Hear the hymn played on pipe organ at: http://www.youtube.com/watch?v=97wIbDRAJwU

“Brightest and Best of the Sons of the Morning” (R432)

“Brightest and best of the sons of the morning,
Dawn on our darkness, and lend us thine aid;
Star of the east, the horizon adorning,
Guide where our infant Redeemer is laid.

Cold on his cradle the dew-drops are shining;
Low lies his head with the beasts of the stall;
Angels adore him in slumber reclining,
Maker and monarch and saviour of all.

Say, shall we yield him, in costly devotion,
Odours of Edom, and offerings divine,
Gems of the mountain and pearls of the ocean,
Myrrh from the forst or gold from the mine?

Vainly we offer each ample oblation,
Vainly with gifts would his favour secure;
Richer by far is the heart’s adoration;
Dearer to God are the prayers of the poor.

Brightest and best of the sons of the morning,
Dawn on our darkness and lend us thine aid;
Star of the east, the horizon adorning,
Guide where our infant Redeemer is laid.”

This hymn was written by the Anglican bishop, Reginald A. Heber (1783-1826), in 1811 for the feast of Epiphany.  The melody we will be using was composed by Healy Willan (1880-1968).   United Church congregations became familiar with the hymn with Willan’s tune when it was published in The Hymn Book (1971), a joint publication of The United Church of Canada and the Anglican Church of Canada.

“Wise Men Saw the Light”

“While the world lay sleeping, dreaming through the night,
Wise Men searched the heavens looking for the light.
One star was a diamond burning in the sky.
Dreamers missed the meaning; sleepers missed the sign.

Far from home they traveled, walking day and night.winter-solstice-2015-777x437
Though their feet were weary, they pursued the light!
‘Til they found the promise, there would be no rest.
Dreamers missed the journey; sleepers missed the quest.

When the star had lingered where the infant lay,
They were filled with gladness as they knelt to pray.
When the night had ended and though the sun was bright,
Dreamers missed the miracle; sleepers missed the light.

Wise Men saw the miracle;
Wise Men saw the light.”

This song was written by Lloyd Larson in 2002.  Through the lyrics, Larson compares three ways of living and thinking:  dreamers, sleepers and wise men.

“Arise, Your Light is Come” (VU #79)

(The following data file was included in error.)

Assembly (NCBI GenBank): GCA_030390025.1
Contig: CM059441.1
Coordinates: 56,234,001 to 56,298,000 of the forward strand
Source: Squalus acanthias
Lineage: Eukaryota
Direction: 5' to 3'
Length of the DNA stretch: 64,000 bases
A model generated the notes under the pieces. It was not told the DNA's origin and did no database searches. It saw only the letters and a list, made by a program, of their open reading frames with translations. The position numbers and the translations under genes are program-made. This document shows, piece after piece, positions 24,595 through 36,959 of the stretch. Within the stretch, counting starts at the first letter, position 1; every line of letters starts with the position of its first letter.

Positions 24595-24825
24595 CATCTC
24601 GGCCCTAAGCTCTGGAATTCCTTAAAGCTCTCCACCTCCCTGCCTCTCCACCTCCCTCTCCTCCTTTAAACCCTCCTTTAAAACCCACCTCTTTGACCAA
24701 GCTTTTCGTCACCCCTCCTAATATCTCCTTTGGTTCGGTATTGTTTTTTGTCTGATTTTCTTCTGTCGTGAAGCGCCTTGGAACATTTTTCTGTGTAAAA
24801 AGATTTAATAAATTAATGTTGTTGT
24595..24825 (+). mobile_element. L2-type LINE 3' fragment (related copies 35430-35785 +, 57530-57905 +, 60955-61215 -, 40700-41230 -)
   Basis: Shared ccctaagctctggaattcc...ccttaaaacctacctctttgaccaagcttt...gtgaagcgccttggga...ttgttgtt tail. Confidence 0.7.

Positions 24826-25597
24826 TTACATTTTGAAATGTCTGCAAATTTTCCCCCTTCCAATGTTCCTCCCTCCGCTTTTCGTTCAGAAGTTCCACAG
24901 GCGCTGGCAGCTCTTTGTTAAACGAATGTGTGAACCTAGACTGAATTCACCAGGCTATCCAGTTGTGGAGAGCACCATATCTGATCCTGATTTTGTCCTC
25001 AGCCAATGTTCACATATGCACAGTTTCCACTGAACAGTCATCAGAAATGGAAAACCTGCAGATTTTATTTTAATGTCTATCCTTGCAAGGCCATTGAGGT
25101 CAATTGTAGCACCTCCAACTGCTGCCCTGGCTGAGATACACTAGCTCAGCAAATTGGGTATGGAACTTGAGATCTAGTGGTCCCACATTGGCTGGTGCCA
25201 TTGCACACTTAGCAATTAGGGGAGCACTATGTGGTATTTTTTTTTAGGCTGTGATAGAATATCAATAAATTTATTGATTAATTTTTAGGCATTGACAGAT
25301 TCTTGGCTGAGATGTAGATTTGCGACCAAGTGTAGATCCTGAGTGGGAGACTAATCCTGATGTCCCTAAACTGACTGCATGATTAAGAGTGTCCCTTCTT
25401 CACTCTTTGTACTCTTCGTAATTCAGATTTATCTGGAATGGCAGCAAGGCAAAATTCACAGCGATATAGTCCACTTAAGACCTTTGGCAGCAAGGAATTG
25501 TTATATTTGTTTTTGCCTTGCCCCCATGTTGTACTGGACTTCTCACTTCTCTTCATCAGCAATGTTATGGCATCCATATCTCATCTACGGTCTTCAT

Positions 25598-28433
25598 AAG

arise-and-shine-2“Arise, your light is come!
The Spirit’s call obey;
Show forth the glory of your God, which shines on you today.

Arise, your light is come!
Fling wide the prison door;
Proclaim the captive’s liberty, good tidings to the poor.

Arise, your light is come!
All you in sorrow born,
Bind up the broken-hearted ones and comfort those who mourn.

Arise, your light is come!
The mountains burst in song!
Rise up like eagles on the wing; God’s power will make us strong.”

This hymn was first published by the Ecumenical Women’s Center of Chicago in the 1974 collection of hymn adaptations, Because we are One People.  The words were written by Ruth Duck in 1974.  The tune, FESTIVAL SONG was first published in 1872 in a hymn book for the Episcopal Church of the USA called Hymnal with Tunes Old and New.   The lyrics are inspired by words found in the book of Isaiah.

Hear the hymn played on pipe organ at:  http://www.youtube.com/watch?v=AYoUpNC4FAE

Hear an acoustic guitar version of the tune at http://www.youtube.com/watch?v=8W9UgtefhGo

“You Shall be the Path” (Cath 477)

Our benediction response is one verse of the hymn “God of Day and God of Darkness,” which was written by Marty Haugen in 1985.  We will be using the tune for the hymn, “All Who Hunger.”

“You shall be the path that guides us,
You the light that in us burns;
Shining deep within all people,
Yours the love that we must learn,
For our hearts shall wander restless
Till they safe to you return;
Finding you in one another,
We shall all your face discern.”


Categories: Notes on the Notes